Sunday, January 30, 2022

Back to the Dark Corners of Mystara in 2022


Almost a year since my last post, and I find that I've decided to finally start running my Mystara campaign, using the 5th edition of D&D (more or less).

While I continue to read and look at other systems and settings, my goal -- to run some of the most memorable old D&D modules in an integrated, re-imagined Mystara -- is paramount in my mind.

Furthermore, several old friends are familiar with the 5th Edition rules (and I am not), so I'm counting on them to help on the mechanical side, while I focus on the setting and adventures and characters (player & game master).

That being the case, I would be remiss if I didn't mention some System + Setting RPGs that have shaped how I'm thinking about this Mystara campaign. So here they are:

Lex Arcana RPG by Acheron Books

This is a beautifully laid out and illustrated RPG that provides rich source material for running a setting with a Roman Empire that did not fall.

For someone trying to replicate this aspect of the Roman Empire (for the Thyatian Empire, of course) this is a gold mine not only about the political, cultural, and military telling details of the Empire -- it comes with its own ready rationale for adventurers in this setting.
In Lex Arcana, you are a Custos (warden) of the Cohors Auxiliaria Arcana, sent by the Emperor to the four corners of the world to further the study of arcane lore, investigate forbidden cults, and face the thread posed by dangerous supernatural creatures.
Very clearly explained setting with a lot of authentic-sounding (I'm not an expert, so I'll trust Acheron Books here) terminology for weaponry, armor, social status, military and political organizations, and so on. It also shows how the many conquered lands and provinces of the Empire have been integrated into it, so it is quite useful for my own questions about how similar Thyatian provinces might be handled.

It's entirely possible that some day I'll play the game as is -- but for now, I'll plunder its contents for my campaign. I'm already looking at a customized Castra (found in the sourcebook Encyclopaedia Arcana -- see image below) to replace the Keep in the classic B2: Keep on the Borderlands.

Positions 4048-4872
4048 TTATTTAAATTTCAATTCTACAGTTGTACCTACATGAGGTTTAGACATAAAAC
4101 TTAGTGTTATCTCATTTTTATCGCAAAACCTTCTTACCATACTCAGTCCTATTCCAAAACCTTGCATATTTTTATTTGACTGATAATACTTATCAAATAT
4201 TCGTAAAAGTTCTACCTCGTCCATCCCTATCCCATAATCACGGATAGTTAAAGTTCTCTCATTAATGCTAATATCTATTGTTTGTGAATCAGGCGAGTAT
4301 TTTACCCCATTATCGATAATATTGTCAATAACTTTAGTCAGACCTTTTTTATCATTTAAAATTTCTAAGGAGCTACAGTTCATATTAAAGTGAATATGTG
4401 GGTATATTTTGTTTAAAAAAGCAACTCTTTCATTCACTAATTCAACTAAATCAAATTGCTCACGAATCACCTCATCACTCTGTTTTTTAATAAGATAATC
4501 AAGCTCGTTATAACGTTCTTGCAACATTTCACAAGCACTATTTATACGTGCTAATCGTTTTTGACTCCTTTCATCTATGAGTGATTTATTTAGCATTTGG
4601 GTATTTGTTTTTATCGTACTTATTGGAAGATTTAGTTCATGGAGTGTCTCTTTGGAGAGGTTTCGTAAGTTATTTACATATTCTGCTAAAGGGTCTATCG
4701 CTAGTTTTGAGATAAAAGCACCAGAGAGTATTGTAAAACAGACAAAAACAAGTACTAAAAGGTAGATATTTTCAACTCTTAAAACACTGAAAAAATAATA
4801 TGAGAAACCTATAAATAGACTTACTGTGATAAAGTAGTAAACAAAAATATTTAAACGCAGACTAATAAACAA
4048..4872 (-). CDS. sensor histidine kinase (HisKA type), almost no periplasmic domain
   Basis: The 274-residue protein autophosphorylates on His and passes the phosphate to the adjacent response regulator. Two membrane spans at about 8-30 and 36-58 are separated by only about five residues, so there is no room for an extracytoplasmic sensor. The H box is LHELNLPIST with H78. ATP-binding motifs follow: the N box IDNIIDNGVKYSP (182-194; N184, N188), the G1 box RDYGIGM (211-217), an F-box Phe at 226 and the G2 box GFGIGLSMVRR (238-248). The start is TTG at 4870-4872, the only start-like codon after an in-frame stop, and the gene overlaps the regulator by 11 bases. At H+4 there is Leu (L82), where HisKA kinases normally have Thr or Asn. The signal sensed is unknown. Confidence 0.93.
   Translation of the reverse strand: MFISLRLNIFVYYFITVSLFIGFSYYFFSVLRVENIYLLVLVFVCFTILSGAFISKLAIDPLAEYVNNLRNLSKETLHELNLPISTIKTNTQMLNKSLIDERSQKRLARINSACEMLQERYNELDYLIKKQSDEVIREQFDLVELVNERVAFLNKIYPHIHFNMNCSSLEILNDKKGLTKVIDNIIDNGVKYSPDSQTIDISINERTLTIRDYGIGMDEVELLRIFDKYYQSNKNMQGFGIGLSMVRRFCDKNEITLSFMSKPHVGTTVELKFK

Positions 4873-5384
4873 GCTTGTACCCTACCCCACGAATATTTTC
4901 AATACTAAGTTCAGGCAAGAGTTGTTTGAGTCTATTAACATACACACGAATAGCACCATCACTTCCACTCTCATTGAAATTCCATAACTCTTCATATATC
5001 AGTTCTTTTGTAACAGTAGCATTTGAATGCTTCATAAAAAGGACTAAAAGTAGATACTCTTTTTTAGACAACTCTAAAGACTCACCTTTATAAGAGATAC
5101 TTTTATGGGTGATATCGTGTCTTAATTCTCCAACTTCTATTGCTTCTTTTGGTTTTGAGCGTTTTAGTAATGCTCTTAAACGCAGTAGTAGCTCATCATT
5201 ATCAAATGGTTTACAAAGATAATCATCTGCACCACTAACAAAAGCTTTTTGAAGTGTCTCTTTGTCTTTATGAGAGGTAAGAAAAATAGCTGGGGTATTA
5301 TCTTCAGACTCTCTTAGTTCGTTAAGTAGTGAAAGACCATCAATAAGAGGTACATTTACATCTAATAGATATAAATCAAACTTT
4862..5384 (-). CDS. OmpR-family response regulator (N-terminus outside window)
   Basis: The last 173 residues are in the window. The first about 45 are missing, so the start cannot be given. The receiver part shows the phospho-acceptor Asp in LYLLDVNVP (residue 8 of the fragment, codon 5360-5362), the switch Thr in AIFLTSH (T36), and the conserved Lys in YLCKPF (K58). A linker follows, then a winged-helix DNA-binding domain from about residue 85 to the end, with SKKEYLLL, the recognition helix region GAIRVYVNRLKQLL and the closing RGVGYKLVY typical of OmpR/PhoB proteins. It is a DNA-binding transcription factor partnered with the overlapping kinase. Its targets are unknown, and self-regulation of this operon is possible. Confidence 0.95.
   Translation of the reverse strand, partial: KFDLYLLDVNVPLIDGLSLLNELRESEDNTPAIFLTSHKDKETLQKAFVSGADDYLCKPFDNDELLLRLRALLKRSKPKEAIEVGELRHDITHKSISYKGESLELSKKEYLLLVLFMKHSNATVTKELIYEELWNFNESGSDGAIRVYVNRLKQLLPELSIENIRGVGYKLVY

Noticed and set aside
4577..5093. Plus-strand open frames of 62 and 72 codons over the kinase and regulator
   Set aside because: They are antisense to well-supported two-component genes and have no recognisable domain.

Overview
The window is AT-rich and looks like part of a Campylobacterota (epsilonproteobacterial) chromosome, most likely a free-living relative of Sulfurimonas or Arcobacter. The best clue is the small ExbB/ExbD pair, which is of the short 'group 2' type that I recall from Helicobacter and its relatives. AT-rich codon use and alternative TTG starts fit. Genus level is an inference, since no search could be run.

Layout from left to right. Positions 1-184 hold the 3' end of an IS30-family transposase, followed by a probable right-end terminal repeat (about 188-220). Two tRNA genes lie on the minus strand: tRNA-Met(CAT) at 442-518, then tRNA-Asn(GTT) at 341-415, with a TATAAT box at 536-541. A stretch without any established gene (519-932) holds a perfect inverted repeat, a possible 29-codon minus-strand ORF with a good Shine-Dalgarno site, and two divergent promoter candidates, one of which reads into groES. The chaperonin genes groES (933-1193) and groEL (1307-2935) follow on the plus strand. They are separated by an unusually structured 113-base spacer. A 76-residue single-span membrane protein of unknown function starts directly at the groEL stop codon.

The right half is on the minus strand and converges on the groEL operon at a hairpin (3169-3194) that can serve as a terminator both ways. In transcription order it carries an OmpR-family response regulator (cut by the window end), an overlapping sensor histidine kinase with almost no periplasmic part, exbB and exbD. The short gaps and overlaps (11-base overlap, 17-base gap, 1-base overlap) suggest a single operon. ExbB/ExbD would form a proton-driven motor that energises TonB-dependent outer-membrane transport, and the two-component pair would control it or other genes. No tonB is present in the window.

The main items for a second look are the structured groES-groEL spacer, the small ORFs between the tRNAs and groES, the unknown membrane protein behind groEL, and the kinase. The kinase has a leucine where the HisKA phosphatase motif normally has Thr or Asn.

Also, because the Roman Roads were such an important aspect of the Empire, it meshes with my idea for the Roadwardens campaign (which I had originally lifted from WFRP), giving a different campaign frame from the traditional adventuring party.

If you're similarly interested on good material for your Roman Empire-inspired RPG source material, I highlight recommend their books.

Mythic Constantinople by The Design Mechanism

For almost the same reason, I've picked up this sourcebook for the game system Mythras by the folks at The Design Mechanism. While I do not intend to use the playable character classes and races listed in this well-researched and detail-rich book, they will add also to the source material for Thyatis (which has been stated to be a Byzantium-inspired setting) -- geography, history, politics, organizations, and religions are all here for use and enriching the default Karameikos / Thyatis aspects of Mystara.

The emphasis on recreating a mythical version of the city and setting, rather than a purely historical one, is also quite good for my purposes. It adds to the mystery, the intrigue, and the implied danger that permeates the city, and emanates across the rest of the Empire.

Questions for you, dear reader:

  1. Are there other books out there that you've repurposed for your game settings? What are they?
  2. Are there other aspects of the Mystara setting that you've gleefully edited and replaced with something from some other setting -- D&D or otherwise?